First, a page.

Determination of Vitamin C content
Vitamin C is one of the vitamins listed in B.5 Vitamins. You will need to discuss its structure and explain why it is water-soluble as well as discuss the causes and effects of a lack of vitamin C in the diet. The picture taken from Man-of-War by Stephen Biesty (Dorling-Kindersley, NY, 1993) graphically shows the effects of scurvy on the gums and teeth! The recommended daily allowance is about 60-70 mg and this can be obtained easily by eating fresh fruit and vegetables. However many people do also take supplementary vitamin pills (perhaps because they erroneously think that it will help to ward off the common cold - see the page which includes the section on Linus Pauling and the ad hominen fallacy).
Because vitamin C is easily oxidised (it is a good antioxidant) its percentage composition in a sample can be determined easily by titrating it against an oxidising agent such as DCPIP (2,6-dichlorophenol-indophenol) or iodine. This experiment uses iodine. In order to make it a little more challenging the concentration of the iodine solution given to the student is unknown so the first step for them is to standardise the iodine solution. This practical is suitable for both SL and HL students. SL students will need more guidance to obtain the correct redox equations so these should probably be given. The calculation is not straightforward as it involves several redox reactions and could be good practice when it comes to students solving problems using the Winkler method to measure biochemical oxygen demand (covered in 9.1 Oxidation & reduction) as that too involves following through several redox reactions.
Most teachers will probably use this practical if they are teaching Option B, or if their students want to study some aspect of vitamin C for their Extended Essay or Individual Scientific Investigation. It could actually be used to cover the Mandatory laboratory component Topic 1.3. Use of the experimental method of titration to calculate the concentration of a solution by reference to a standard solution.
You (or your technician) will need to prepare three separate solutions.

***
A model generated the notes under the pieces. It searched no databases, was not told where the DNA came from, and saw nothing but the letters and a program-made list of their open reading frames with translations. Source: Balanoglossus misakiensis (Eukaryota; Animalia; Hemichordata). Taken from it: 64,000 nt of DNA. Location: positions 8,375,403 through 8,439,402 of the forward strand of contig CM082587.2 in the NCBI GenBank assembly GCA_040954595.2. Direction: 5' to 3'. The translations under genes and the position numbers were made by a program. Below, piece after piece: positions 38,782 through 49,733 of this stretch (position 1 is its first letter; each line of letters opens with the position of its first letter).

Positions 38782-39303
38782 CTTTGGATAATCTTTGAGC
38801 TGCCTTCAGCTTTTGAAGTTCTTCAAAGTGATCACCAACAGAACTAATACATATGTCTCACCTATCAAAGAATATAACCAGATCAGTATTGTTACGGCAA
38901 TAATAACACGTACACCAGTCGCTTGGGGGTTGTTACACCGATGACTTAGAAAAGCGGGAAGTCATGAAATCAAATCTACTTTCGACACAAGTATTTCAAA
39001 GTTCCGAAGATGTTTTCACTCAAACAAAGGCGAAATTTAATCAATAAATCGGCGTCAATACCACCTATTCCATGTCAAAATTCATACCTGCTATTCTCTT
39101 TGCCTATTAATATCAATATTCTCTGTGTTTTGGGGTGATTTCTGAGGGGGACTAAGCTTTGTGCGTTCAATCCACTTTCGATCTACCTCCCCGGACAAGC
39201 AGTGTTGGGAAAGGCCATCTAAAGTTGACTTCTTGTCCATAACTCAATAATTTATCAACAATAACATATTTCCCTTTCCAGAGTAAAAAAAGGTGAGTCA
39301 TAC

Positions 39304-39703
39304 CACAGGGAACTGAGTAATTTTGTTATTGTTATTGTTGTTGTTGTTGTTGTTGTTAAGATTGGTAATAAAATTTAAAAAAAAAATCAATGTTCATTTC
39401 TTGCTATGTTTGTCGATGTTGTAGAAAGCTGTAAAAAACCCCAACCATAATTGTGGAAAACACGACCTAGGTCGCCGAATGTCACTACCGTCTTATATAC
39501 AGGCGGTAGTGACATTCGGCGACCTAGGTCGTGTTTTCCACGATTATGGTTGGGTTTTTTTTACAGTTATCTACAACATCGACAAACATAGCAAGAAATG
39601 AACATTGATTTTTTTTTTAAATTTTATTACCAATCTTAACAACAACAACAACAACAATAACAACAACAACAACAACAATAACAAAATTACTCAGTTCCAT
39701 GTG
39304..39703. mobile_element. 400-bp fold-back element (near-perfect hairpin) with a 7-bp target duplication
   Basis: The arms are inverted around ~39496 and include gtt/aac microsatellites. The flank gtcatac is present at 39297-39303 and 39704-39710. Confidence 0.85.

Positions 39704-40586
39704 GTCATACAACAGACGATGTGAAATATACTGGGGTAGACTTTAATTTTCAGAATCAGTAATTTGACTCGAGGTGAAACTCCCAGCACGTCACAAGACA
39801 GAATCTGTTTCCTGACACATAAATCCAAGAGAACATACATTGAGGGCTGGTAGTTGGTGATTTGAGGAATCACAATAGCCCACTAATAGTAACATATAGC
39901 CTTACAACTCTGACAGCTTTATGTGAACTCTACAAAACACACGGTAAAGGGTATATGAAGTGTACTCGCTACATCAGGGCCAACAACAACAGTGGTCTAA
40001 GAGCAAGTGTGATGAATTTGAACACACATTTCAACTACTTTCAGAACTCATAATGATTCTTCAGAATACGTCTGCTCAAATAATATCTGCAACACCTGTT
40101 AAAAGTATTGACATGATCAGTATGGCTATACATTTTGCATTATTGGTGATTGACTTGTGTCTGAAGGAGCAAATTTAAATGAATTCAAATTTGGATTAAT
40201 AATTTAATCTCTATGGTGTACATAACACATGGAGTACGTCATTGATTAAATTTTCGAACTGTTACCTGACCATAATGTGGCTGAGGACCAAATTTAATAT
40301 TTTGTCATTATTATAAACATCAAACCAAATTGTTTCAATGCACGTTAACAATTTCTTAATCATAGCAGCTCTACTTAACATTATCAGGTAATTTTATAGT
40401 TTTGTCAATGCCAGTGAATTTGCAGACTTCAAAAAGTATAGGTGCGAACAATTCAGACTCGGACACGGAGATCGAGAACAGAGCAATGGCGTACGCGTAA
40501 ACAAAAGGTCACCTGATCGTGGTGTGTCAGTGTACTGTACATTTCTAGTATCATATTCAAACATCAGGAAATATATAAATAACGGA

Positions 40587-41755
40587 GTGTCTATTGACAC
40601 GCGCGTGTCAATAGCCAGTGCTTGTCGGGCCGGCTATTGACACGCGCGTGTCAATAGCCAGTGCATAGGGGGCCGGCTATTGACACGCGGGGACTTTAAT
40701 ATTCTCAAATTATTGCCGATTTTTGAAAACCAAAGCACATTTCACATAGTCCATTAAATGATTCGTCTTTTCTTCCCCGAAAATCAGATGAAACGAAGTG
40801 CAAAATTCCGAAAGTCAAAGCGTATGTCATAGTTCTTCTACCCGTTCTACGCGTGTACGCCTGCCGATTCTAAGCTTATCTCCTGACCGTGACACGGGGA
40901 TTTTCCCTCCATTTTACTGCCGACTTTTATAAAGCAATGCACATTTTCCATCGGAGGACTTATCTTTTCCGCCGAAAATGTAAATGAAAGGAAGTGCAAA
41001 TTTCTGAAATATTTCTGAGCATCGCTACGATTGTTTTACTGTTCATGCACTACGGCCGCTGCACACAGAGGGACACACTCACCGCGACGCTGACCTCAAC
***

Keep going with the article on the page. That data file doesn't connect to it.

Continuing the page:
Iodine solution. This should be approximately 0.050 mol dm-3 and can be made by 12.8 g of iodine and 40 g of potassium iodide in water and making up to one litre.
0.100 mol dm-3 sodium thiosulfate solution.
1% starch solution. Mix 1 g of starch into a paste with a little water then add 100 cm3 of boiling water.
Use a 1 g vitamin C tablet.
DETERMINATION OF VITAMIN C CONTENT
To determine the percentage by mass of vitamin C in a vitamin tablet.
Vitamin C is present in many fruits and vegetables. It is necessary part of the diet as it is required to form the protein, collagen. A lack of vitamin C can cause lesions in the skin – a condition known as scurvy. To ensure a sufficient intake of vitamin C some people take vitamin supplements.
Vitamin C has the formula C6H8O6 and can be oxidised to form C6H6O6. The amount of vitamin C present in a vitamin tablet can therefore be determined by titrating a known amount of the tablet with an oxidising agent. In this experiment iodine, I2(aq) is used as the oxidising agent. The iodine provided is of unknown concentration so that the first step of the experiment is to standardise the iodine solution using standard sodium thiosulfate solution, Na2S2O3(aq).
The small amounts used in this experiment do not contain any seriously harmful substances to the environment once diluted and can be disposed of safely down the sink.
Avoid skin contact with the iodine solution and be sure to wear safety glasses to avoid getting any iodine in your eyes.
(a) To standardise the iodine solution.
Pipette 10.0 cm3 of the 0.100 mol dm-3 sodium thiosulfate solution provided into a conical flask and add a few drops of freshly prepared starch solution. Titrate with the iodine solution provided until one drop causes the blue-black colour to remain permanently. Repeat the procedure to obtain two accurate results.
(b) To determine the percentage of vitamin C.
Record the mass of a vitamin C tablet and then dissolve it in approximately 50 cm3 of distilled water. Transfer the solution and all the washings into a 100 cm3 volumetric flask and make up to the mark with distilled water. Pipette a 10.0 cm3 aliquot of this solution into a conical flask and add a few drops of freshly prepared starch solution. Titrate with the solution of iodine until one drop causes the blue-black colour to remain permanently. Repeat the procedure to obtain two accurate results
Record your results in a suitable format. From your results determine the concentration of the iodine solution used and hence the percentage of vitamin C present in the tablet.
The equation for the reaction of sodium thiosufate with iodine is:
I2(aq) + 2Na2S2O3(aq) → 2NaI(aq) + Na2S4O6
1. Determine the amount (in mol) of sodium thiosulfate in 10.0 cm3-3 of 0.100 mol dm−3 Na2S2O3(aq).
2. Determine the amount of iodine (in mol) in the average volume of I2(aq) used in the titration with Na2S2O3(aq).
3. Determine the concentration (in mol dm-3) of the iodine solution.
The half-equation for the reduction of iodine is:
I2(aq) + 2e– → 2I–(aq)
and the half-equation for the oxidation of vitamin C is:
C6H8O6(aq) → C6H6O6(aq) + 2H+(aq) + 2e–
4. Give the overall equation for the reaction of vitamin C with iodine.
5. Calculate the amount of iodine (in mol) in the average volume used to react with the vitamin C solution.
6. Calculate the amount of vitamin C in the 10.0 cm3 aliquot of vitamin C solution
7. Calculate the amount of vitamin C present in the vitamin C tablet.
8. Calculate the percentage by mass of vitamin C in the vitamin C tablet.
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